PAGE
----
You cannot say I didn’t warn you. Let the long rambles about Advent traditions begin!
There was a time when Ann Voskamp was not woke and at least a little bit less flaky than she perhaps now is, and as God draws straight with crooked lines, I will resist the temptation to try and defend why her book, A Thousand Gifts, was useful to me in my walk with Christ at a particular season of my life. And I owe her a debt of gratitude (pun intended) for kickstarting a family tradition that we absolutely love, one that I am eagerly preparing for in between typing sentences: The Night Before Advent Party.
It is like a prefunk before a month of anticipation, of waiting and eagerness and drawing near. The house is twinkly, we will read beneath the Chrismon tree (I will pause while you do an internet search. Think Lutheran) and kids will open a box with new jams (is there a better feeling than brand new pajamas and clean sheets?) and bubble bath. It is a glorious fuss, and we have been talking about it for days.
When we first started this, easily 10 years ago (insert all that stuff about time going too fast), I hunted around for recipes, tried to make a dinner that would feel special. I chose something I had the skills to make at the time — which is to say, not much to it. My grandmother gave me a subscription to Taste of Home magazine when I got married, and it taught me how to cook in the early years. It is only fitting that our celebration meal is a holiday tortellini soup from that publication. I didn’t do much bread making back then, and probably on a thoughtless impulse, the first year, I purchased those long crunchy breadsticks called grissini that you buy in the noodle aisle at the grocery store. They seriously taste like nothing at all, but they somehow became part of our tradition.
I did hunt for them this week, for the record. I did not go looking for a silly project. But when my Boy Quail looked at me with those big blue eyes through the longest eyelashes that God ever made and asked what we would do if we couldn’t find the breadsticks, I melted. My days with these lovely children are numbered. Someday I won’t have Quail who walk into the room for no other reason than a hug, who sweep off their hats immediately when I walk by so I can kiss the top of their heads, who so delight in our traditions that they ask for them by name.
So… I made grissini for the first time today.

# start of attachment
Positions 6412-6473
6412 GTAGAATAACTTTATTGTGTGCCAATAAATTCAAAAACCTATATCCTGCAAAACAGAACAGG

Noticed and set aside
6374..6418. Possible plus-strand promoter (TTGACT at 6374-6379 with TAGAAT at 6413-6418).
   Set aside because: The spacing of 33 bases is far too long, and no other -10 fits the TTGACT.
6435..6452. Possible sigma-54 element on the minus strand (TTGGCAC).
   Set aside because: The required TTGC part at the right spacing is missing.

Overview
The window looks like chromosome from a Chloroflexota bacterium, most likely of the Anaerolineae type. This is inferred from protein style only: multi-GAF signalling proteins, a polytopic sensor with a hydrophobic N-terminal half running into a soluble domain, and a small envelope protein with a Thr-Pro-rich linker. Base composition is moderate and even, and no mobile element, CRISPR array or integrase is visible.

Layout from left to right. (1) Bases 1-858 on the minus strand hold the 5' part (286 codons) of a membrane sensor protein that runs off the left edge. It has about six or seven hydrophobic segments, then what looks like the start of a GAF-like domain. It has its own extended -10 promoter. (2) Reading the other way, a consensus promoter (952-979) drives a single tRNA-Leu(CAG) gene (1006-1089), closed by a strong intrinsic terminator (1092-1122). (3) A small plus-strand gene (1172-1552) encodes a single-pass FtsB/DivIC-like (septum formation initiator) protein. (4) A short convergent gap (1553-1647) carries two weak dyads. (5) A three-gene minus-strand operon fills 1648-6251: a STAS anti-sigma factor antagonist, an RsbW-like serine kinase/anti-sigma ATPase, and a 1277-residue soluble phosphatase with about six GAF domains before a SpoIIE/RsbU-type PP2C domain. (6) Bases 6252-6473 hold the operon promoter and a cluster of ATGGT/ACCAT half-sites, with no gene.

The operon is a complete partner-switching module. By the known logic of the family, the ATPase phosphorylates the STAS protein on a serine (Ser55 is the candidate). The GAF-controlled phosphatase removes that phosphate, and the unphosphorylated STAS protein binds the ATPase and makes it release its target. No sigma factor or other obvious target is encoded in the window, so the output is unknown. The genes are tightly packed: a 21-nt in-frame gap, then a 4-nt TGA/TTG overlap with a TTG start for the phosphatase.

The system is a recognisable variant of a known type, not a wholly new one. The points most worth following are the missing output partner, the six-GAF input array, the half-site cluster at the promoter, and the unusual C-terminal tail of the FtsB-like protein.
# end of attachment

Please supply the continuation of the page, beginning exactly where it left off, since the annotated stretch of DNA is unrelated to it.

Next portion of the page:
Because our traditions tell a story. They tell a story about the Gospel, a story about us, about where we have been and how faithful God is and how certain we are that He will continue to be faithful in the future. Tomorrow, we will begin our daily Advent readings and the Quail will open pockets — the messiest, most dreadful knitting job you have ever seen that I made in the final weeks of my miserable pregnancy with my Boy Quail while I waited impatiently to meet him. I suppose I should make them over, do something better than gnarly dishrags stitched awkwardly up the sides. Heck, my girls could do it better than I can by now, and it would take a matter of hours instead of weeks. But I can’t yet bring myself to do it. I love the story. I am not done telling it.
And in the midst of the preparation, the delight, the laughter over memories made and memories still being made, there lurks temptation. My, but it is easy to take a poor night of sleep and use it to justify treating a gift as a burden, to be tightfisted with the money God has given us, to look at all the work involved in making a Night Before Advent party and do it grudgingly rather than treating it like the thrill that it is.
Advent is a wonderful time to get the sin spanked out of your soul.
I don’t feel terribly strong today. My body rarely behaves like I want it to, and today is no exception, and because God is in the manger, that is ok. I have work to do — joyful work, grateful work, heart work. He will supply all my needs.
That’s what Christmas is all about, Charlie Brown.
Not sure if a soul spanking is worse than a soul time out. Thoughts?
Definitely worse, personally. In a time out, I can convince myself that I was not really sinning.